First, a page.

Small Wars Journal


SWJ-El Centro Book Review: "El Narco: Inside Mexico’s Criminal Insurgency" SWJED Sun, 11/11/2018 - 5:16pm
Mexico’s cartels have become a global problem. From the manufacture and sale of drugs, to human trafficking, turf wars, among other criminal acts, narcos have an international footprint. Ioan Grillo’s "El Narco: Inside Mexico’s Criminal Insurgency", is an account of how Mexico’s cartels were once drug smugglers who later radically transformed into “paramilitary death squads”

The Knights Templar Narcotheology: Deciphering the Occult of a Narcocult

Fri, 10/26/2018 - 7:02am
An abbreviated version of this article appeared as “Deciphering the Narcotheology of the Knights Templar Mexican Narcocult” at Patheos on 13 October 2018. It has been written specifically for Small Wars Journal—El Centro as part of an ongoing Los Caballeros Templarios de Michoacán research project that will be published as a future eBook.

About the Author(s)

Drug Cartels in Oregon: Violence in the Northwest

Sat, 06/22/2013 - 10:07am

Drug Cartels in Oregon: Violence in the Northwest

By Les Zaitz, The Oregonian

June 21, 2013

...Perhaps most unnerving, cartel-connected traffickers lash out in violence to control territory, settle debts or warn rivals -- not just in Mexico, but here in the Northwest. Police suspect a cartel is behind the roadside execution early last year of a trafficker near Salem. They think cartel operatives shot two California drug dealers whose bodies were found buried in the sage northeast of Klamath Falls last fall. They also believe a cartel ordered a 2007 hit in which a trafficker and four friends were lined up on the floor of a Vancouver rental home and shot in the head...


Sniper Executes a Police Chief of Nuevo Leon with a .50 Caliber Rifle (Translation)

Mon, 02/25/2013 - 8:30am


This significant incident was brought to my attention by the reporter Chivis with Borderland Beat. He also provided the translations. This may very well be the first targeted assassination of a Mexican public safety official by a sniper utilizing a .50 cal rifle (possibly a Barrett but this is speculation). The standoff range was reported to be 60 meters which is about 66 yards away. This is the distance where a tripod (e.g. tripié del fusil—this is likely in error as a bipod would typically be utilized— but it was left behind so the stabilization device is in question) was found abandoned along with a shell casing—which possibly suggests a lower level of training and/or the immediate need to escape and evade pursuers. The sniper may have been in a prone firing position as the items were reported found in vacant lot near the Commander’s home. The target was hit in the back with the lot providing a clear line of site to the parking and/or door of the residence. Of interest is that Chivis had interviewed me about Mexican cartel weaponry employment patterns in December 2012. The use of 50 cal. sniper rifles was briefly discussed in the interview. See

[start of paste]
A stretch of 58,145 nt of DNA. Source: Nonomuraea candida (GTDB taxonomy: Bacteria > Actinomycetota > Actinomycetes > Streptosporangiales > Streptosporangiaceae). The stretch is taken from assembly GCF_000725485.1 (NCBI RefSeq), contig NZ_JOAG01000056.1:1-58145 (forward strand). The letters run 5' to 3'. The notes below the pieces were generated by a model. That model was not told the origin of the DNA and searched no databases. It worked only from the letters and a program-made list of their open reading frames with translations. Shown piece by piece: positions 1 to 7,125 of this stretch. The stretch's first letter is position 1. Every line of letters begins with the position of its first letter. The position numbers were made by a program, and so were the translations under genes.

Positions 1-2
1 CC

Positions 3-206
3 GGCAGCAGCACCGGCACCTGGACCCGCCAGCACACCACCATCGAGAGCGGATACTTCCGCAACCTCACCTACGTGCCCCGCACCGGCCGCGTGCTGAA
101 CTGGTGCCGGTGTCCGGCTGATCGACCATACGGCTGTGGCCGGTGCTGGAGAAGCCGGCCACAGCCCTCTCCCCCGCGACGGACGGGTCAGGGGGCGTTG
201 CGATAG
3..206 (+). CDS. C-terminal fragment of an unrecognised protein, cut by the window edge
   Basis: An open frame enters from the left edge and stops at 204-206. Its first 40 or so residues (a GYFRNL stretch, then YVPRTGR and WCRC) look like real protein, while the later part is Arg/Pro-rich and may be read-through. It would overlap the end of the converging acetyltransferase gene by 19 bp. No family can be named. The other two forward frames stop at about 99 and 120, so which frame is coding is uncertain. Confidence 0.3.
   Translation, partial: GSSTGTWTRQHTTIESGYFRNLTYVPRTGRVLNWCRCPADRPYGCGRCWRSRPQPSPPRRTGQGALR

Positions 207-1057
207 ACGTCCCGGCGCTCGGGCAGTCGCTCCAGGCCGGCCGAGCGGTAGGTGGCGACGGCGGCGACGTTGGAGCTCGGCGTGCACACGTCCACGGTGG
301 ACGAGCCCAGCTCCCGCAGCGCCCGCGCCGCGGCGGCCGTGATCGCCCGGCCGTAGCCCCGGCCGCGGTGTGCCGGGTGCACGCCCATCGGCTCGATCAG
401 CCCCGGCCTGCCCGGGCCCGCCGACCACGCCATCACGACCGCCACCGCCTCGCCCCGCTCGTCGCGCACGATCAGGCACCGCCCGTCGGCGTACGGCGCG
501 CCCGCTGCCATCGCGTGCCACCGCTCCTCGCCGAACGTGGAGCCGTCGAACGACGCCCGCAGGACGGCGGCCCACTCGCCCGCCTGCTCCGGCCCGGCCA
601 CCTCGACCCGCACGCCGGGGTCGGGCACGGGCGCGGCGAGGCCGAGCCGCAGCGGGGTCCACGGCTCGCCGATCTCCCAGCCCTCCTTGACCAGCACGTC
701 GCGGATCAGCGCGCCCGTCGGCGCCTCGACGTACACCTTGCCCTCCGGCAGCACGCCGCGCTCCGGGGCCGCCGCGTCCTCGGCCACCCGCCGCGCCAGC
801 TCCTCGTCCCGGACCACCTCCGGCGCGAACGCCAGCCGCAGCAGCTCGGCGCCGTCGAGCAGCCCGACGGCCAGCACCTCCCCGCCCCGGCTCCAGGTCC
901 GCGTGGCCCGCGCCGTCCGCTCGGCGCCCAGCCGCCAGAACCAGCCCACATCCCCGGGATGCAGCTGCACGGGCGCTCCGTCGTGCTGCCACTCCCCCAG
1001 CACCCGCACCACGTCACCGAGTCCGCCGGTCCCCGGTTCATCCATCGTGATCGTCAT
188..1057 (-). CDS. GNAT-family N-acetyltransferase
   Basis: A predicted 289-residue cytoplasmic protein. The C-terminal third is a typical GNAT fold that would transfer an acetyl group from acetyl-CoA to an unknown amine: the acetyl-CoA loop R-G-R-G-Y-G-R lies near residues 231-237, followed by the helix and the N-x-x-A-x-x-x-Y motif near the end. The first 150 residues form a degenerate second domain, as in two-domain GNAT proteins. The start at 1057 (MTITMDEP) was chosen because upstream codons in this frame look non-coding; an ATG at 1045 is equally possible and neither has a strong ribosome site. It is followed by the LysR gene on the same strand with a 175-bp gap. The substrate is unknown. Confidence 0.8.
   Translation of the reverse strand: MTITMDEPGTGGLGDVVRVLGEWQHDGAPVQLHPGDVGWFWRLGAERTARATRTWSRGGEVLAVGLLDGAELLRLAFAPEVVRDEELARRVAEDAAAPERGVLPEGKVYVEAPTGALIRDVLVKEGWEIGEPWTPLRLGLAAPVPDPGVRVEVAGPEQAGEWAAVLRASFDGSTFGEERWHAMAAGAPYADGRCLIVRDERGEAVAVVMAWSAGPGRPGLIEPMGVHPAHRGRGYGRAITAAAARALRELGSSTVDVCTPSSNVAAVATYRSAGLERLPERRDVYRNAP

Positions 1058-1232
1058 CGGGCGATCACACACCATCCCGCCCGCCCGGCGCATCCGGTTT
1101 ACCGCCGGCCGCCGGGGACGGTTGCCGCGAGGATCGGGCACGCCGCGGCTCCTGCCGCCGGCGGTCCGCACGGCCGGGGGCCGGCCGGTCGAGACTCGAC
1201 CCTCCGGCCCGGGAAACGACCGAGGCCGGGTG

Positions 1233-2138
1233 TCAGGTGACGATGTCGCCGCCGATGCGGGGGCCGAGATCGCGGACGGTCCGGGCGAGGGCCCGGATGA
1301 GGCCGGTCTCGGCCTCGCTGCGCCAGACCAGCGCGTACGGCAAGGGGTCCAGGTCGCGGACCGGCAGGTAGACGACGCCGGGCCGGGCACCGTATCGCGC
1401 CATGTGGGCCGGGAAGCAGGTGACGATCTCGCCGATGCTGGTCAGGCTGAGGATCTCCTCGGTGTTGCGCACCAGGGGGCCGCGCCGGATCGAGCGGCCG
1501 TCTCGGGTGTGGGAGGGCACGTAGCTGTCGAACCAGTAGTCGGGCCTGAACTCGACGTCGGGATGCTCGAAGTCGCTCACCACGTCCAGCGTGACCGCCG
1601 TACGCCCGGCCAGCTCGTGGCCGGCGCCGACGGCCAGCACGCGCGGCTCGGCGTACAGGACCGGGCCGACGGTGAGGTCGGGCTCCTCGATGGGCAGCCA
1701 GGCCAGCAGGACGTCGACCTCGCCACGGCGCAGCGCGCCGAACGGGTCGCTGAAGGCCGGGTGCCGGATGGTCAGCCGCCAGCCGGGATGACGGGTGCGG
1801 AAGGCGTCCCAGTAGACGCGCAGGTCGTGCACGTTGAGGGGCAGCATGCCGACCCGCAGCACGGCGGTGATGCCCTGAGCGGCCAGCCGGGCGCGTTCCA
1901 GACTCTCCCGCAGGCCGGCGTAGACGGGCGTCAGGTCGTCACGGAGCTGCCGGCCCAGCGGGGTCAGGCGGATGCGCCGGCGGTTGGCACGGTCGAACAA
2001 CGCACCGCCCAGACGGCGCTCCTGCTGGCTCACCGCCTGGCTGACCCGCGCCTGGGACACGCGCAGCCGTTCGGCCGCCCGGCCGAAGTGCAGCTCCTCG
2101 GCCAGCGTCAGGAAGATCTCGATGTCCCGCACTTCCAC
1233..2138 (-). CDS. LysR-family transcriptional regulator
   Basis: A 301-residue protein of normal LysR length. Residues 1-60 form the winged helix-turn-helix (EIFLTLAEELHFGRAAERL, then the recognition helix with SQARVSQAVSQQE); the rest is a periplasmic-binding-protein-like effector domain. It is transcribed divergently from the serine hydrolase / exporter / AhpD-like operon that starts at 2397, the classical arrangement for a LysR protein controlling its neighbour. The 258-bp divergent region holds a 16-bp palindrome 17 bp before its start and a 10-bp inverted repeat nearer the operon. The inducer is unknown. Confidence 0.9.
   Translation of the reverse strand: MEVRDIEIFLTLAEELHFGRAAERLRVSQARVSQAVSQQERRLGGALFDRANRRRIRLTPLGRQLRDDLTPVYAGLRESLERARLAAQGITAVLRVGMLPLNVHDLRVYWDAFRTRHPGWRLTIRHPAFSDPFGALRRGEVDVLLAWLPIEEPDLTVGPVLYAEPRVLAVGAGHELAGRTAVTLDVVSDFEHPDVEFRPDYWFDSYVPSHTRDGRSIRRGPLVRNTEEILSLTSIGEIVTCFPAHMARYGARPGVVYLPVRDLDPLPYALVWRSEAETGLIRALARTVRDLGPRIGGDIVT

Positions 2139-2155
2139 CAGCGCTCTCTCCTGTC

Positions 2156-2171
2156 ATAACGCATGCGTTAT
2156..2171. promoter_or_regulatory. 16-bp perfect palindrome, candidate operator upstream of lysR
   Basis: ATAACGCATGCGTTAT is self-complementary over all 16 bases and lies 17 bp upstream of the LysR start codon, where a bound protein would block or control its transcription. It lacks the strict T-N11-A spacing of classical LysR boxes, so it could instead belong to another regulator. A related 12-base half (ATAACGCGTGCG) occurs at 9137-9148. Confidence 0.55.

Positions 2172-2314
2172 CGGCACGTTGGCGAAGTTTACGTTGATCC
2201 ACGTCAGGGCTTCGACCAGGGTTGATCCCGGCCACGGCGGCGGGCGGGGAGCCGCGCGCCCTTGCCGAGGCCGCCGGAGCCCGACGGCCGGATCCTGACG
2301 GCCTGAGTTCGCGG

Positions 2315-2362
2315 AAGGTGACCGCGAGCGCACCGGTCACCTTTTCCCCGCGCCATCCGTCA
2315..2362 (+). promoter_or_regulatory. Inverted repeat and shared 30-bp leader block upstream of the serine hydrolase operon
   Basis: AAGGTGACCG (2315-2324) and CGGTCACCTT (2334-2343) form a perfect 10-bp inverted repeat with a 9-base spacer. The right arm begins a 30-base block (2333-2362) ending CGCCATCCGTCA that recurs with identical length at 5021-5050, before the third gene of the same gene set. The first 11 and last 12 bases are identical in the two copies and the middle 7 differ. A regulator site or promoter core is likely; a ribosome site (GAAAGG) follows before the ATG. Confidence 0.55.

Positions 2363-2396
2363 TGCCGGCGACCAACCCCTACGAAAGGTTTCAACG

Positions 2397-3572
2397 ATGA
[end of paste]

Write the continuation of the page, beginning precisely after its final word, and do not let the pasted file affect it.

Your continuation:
Francotirador ejecuta con fusil calibre .50 a mando policiaco de Nuevo León


19 DE FEBRERO DE 2013 


MONTERREY, N.L. (apro).- El comandante de la Agencia Estatal de Investigaciones, Gustavo Gerardo Garza Saucedo, fue ejecutado esta madrugada por un francotirador que utilizó un fusil de bala calibre .50 para dispararle cuando llegaba a su casa en Apodaca, 20 kilómetros al nororiente de la capital, informó hoy la Procuraduría de Nuevo León.

Translation: MONTERREY, N.L. (apro).- The commander of the State Investigation Agency, Gustavo Gerardo Garza Saucedo, was executed this early morning by a sniper using a .50 caliber rifle  to shoot him when he arrived  home in Apodaca, 20 kilometers northwest of the capital, reported today by the Prosecutor of Nuevo Leon.

For the Spanish article see

Peña Nieto’s Piñata: The Promise and Pitfalls of Mexico’s New Security Policy Against Organized Crime

Sat, 02/23/2013 - 7:25am

Peña Nieto’s Piñata: The Promise and Pitfalls of Mexico’s New Security Policy Against Organized Crime

Vanda Felbab-Brown

The Brookings Institution

February 2013

Mexico’s new president, Enrique Peña Nieto, has a tough year ahead of him. After six years of extraordinarily high homicide levels and gruesome brutality in Mexico, he has promised to prioritize social and economic issues and to refocus Mexico’s security policy on reducing violence. During its first months in office, his administration has eschewed talking about drug-related deaths or arrests. The Mexican public is exhausted by the bewildering intensity and violence of crime as well as by the state’s blunt assault on the drug trafficking groups. It expects the new president to deliver greater public safety, including from abuses committed by the Mexican military, which Mexico’s previous president, Felipe Calderón, deployed to the streets to tackle the drug cartels.